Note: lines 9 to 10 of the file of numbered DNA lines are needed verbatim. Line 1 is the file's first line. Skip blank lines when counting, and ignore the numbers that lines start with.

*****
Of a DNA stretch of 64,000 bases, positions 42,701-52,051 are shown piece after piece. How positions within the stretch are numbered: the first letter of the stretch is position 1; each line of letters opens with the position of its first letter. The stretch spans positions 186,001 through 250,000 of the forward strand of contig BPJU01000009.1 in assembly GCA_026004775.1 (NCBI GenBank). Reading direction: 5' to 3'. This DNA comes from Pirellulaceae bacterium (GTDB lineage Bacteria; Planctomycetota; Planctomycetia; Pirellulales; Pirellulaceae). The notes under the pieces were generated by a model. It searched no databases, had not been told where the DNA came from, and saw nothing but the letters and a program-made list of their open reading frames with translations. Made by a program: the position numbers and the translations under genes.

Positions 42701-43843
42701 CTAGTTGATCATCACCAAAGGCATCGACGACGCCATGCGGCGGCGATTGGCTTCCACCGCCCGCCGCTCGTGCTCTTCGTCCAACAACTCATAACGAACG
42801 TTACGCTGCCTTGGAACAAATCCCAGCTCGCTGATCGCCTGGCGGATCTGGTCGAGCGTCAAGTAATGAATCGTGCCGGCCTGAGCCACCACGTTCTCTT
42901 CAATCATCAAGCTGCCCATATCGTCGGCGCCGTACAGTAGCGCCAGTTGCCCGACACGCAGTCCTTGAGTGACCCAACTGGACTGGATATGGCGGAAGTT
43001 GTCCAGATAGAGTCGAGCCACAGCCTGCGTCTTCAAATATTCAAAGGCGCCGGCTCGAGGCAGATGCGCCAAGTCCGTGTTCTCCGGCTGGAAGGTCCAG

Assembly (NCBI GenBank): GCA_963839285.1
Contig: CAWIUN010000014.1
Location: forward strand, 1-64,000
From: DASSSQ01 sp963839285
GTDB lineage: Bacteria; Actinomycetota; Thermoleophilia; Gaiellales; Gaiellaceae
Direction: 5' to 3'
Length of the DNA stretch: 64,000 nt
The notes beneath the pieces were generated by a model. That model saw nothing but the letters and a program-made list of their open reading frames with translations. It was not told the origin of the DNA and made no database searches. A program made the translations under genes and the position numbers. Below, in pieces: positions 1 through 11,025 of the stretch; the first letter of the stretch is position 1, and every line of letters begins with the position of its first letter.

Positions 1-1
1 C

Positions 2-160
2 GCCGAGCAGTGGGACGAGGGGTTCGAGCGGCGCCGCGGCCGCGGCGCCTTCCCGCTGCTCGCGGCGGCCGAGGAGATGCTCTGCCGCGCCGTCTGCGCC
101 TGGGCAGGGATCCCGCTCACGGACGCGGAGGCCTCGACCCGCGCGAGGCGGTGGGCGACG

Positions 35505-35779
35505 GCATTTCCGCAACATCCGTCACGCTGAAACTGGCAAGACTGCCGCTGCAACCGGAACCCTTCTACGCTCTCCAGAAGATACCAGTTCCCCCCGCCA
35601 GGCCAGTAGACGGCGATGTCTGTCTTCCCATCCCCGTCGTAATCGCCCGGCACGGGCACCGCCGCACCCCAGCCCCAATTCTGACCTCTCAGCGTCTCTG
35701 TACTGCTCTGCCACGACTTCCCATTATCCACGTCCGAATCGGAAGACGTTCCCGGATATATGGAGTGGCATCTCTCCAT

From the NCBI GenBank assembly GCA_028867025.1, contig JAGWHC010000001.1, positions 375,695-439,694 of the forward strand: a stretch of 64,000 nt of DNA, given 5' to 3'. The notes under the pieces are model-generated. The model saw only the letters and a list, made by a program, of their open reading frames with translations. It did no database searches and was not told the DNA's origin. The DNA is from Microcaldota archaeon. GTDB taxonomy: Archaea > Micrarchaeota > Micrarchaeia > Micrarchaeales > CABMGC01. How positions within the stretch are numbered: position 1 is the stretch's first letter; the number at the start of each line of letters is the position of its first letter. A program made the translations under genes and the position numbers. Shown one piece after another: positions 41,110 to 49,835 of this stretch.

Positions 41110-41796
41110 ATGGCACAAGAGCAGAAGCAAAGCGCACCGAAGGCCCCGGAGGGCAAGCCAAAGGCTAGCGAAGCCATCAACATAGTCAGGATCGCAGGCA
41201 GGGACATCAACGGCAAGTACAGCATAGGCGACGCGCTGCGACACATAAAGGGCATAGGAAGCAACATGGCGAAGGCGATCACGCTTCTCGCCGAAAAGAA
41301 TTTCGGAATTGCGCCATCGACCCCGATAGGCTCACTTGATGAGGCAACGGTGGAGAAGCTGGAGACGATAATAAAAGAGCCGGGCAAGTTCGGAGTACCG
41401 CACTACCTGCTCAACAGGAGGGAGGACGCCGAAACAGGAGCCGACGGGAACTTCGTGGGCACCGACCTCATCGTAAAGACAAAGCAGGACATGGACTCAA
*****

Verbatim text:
Location: forward strand, 1-64,000
From: DASSSQ01 sp963839285